Thursday, December 3, 2009

Cry Baby Beets

I've been feeling a little down the last couple weeks. A mixture of shorter days, a little heartache, and being really, really ready for the semester to be over. My little brother Simon came home for Thanksgiving last week and said his friends at school had been lusting for the pickled beets I had made last summer. "Sorry," I said in my negative and moroseful state, "no pickled beets this year."
"But that's not true," my mother chimed in. "There are lots and lots of beets left in the garden that no one ever picked!"
Simon assured me that if I agreed to pickle beets that weekend he would help. He also said that he could arrange a barter with his ex-girlfriend's parents in Vermont: a jar of beets for one of her mom's vodka infusions (which are pretty amazing...drank some last year).
Somewhat reluctantly, and not at all determined, I joined my father in the garden later that day to help dig up the beets. They hadn't been thinned and many of them were quite small. But I knew the little, tender bulbs would be delicious.
I gained momentum. In the fading daylight I trimmed off the greens (not worth saving by this time of year unfortunately) and rubbed off the big clumps of dirt.
I then set up shop in my kitchen, began sterilizing jars, and cooking the beets until they were nice and tender and their skins would peel easily.
My mood began to lift as my apartment turned into a steam room and I treated myself to a few generous glasses of wine. I downloaded some tracks from Jay-Z's new album, and just between you and me, I busted some mean dance moves during the "wait time."
Sunday afternoon Simon hopped on the train to NY with two pints of dark maroone pickled beets. The barter agreement had been finalized also- although it's rum this year, not vodka. Raspberry I think.
The recipe I used came from the same book I got the Dilly Bean recipe from. I added onions to my beets, but you can omit them if you prefer.
Cry Baby Beets (or Spicy Pickled Beets)
Select small young beets. Break off the stems (which can be cooked and eaten like spinach). Leave about an inch of the stem so that the beets do not bleed during cooking. Cook until just tender. Dip into cold water. Peel off skins. Discard stems. Large beets should be treated the same way, but slice to desired thickness. Make a syrup in the following proportions to cover (I doubled the recipe for about 10 pints):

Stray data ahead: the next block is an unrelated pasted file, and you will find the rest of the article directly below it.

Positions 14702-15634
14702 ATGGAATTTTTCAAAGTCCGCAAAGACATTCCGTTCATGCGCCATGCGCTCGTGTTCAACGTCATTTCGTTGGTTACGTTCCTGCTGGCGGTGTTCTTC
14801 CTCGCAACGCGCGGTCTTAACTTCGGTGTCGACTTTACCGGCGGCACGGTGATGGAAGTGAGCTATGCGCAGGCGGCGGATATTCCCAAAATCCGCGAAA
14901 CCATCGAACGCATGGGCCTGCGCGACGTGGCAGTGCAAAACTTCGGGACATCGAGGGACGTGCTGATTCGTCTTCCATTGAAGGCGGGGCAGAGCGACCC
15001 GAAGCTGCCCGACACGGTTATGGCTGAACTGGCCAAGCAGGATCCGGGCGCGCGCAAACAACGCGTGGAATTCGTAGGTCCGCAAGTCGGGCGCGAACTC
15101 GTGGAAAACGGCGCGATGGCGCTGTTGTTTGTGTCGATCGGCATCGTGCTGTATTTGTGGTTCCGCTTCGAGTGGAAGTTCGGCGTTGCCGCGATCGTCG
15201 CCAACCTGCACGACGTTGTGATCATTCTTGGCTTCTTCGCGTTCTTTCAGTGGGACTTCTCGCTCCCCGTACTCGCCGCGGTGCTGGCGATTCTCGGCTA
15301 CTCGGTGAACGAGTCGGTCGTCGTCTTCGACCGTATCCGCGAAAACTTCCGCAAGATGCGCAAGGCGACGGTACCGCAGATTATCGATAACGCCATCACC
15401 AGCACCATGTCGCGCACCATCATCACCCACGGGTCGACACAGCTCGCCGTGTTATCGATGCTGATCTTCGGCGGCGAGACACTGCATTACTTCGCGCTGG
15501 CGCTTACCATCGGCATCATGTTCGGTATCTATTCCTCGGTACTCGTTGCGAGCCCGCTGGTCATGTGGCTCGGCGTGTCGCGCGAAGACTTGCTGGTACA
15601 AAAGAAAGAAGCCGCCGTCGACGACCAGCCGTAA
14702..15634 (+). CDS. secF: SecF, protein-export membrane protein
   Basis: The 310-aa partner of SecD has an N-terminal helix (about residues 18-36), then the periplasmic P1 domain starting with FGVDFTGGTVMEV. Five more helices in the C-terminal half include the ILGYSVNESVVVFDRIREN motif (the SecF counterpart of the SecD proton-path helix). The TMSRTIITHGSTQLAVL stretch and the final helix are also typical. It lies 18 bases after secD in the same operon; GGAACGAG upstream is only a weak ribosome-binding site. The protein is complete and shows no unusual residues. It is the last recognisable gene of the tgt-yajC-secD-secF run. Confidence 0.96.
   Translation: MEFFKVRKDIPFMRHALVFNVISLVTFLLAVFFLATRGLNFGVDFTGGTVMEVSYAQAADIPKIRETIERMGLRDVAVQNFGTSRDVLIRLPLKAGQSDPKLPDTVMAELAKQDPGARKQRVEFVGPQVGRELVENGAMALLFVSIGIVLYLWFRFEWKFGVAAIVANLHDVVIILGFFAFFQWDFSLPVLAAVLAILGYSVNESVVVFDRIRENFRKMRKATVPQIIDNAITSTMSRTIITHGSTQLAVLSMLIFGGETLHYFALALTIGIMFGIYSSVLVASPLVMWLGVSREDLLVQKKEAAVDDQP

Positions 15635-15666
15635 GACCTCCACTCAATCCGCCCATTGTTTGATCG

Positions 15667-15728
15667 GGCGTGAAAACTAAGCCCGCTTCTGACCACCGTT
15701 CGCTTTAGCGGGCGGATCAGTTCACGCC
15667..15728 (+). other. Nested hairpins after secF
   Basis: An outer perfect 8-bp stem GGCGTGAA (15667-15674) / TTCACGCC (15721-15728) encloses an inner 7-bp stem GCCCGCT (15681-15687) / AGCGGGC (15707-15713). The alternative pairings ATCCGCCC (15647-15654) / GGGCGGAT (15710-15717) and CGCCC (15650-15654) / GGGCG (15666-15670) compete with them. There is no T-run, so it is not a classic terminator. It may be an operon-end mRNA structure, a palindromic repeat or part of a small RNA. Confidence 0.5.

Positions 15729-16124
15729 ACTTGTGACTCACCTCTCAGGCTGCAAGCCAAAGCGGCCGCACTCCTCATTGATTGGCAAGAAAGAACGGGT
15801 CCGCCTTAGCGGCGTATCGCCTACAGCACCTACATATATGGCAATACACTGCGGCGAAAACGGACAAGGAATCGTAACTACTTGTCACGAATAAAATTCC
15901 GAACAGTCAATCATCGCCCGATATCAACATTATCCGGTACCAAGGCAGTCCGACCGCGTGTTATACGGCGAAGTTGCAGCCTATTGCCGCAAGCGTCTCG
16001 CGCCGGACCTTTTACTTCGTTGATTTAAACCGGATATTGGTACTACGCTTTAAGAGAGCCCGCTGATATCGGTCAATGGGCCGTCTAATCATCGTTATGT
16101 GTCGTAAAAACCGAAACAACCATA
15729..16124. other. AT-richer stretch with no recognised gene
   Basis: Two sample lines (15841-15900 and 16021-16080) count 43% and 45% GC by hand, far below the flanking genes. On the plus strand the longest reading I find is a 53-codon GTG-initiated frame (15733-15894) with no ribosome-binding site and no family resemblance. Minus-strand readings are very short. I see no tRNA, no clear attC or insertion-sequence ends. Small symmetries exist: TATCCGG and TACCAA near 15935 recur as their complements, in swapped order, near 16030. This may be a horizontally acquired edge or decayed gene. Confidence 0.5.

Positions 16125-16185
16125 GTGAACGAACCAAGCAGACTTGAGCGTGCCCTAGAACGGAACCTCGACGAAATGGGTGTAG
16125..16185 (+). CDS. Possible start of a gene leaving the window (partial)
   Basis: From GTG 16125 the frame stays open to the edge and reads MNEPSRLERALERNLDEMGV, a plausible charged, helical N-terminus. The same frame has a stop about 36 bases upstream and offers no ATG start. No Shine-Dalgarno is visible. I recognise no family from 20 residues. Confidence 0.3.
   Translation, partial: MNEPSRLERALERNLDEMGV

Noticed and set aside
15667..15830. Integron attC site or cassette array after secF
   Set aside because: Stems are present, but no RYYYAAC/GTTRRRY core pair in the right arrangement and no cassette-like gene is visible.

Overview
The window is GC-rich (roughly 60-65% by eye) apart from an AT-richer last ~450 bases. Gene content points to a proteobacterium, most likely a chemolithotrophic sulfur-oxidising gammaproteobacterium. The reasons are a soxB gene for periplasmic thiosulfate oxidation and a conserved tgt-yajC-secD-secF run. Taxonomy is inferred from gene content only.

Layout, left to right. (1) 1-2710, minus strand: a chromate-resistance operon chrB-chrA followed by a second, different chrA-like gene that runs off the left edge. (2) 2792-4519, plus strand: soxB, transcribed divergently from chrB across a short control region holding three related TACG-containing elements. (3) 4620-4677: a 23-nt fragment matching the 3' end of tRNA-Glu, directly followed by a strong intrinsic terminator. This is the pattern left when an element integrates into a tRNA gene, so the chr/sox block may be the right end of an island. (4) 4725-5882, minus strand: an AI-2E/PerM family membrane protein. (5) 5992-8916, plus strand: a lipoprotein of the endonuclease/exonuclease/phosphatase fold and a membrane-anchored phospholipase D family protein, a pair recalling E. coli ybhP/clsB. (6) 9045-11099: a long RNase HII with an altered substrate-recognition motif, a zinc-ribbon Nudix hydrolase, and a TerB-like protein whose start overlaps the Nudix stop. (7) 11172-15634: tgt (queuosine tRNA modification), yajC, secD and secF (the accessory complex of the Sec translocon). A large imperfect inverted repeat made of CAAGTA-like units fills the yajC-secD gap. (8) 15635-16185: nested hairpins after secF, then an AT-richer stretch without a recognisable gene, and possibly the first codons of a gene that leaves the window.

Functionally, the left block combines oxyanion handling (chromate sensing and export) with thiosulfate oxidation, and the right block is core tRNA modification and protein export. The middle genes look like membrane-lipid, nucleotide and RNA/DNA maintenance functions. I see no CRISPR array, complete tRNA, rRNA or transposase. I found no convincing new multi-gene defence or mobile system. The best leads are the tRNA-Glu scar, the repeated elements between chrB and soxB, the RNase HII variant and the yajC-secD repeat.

2 cups sugar
2 cups cider vinegar
2 cups water
1 tsp. salt
1 tsp. cloves
1 tsp. whole allspice
1 Tbs. ground cinnamon
1-2 cups thinly sliced onion.
Pour over beets and boil about 10 minutes. Pour hot into sterilized jars and seal at once in a water bath for 20 minutes.


  1. I must say, this years beets were just as good (if not better) than last summers. I also really enjoyed reading this and hope you post more soon!
    - Simon

  2. Sophie! I love the blog. I can imagine you in the kitchen with a stove full of bubbling pots and steamy windows, rockin out, and being fabulous. Im so excited to see this. Your kitchen reminds me of our mothers back in the day, only with a slightly different choice of music. <3
    Keep them coming, I cant wait to try your zucchini cake recipe. It was amazing when you made it for Cei's birthday.

  3. Can we please live together again someday? (God knows I can't live with this terrible fake wood paneling for long.) This just makes me want to move in with you and eat and cook and have beautiful fat babies (and handsome bearded husbands). I love reading your writing and seeing your pictures!

  4. this looks really great...better change your employment status!

  5. Wonderful story and wonderful writing. I bet the beets are good too. Love, Debby

  6. Dear Sophie,

    I have been reading your blog all the time on my phone on buses and subway cars all over brooklyn and manhattan, and I really love it! I am so happy that you enjoyed the infusion and that you posted the recipe for the Famous Farm Fresh Beets!!! You are a fantastic writer! I've been wanting to comment on this particular entry for a while to let you know firsthand how very much the Propps enjoyed your beets! They were savored thriftily and I even made salad dressing from the syrup by whisking it a bit with olive oil, which was awesome! Thank you thank you! I'll def send more infusion next time so that the shares are more generous!

    With Lots of New England and Foodie Love,

    P.S. Have you read the book "Alice Waters and Chez Panisse: The Romantic, Impractical, Often Eccentric, Ultimately Brilliant Making of a Food Revolution" by Thomas McNamee? I just read it and thought of you!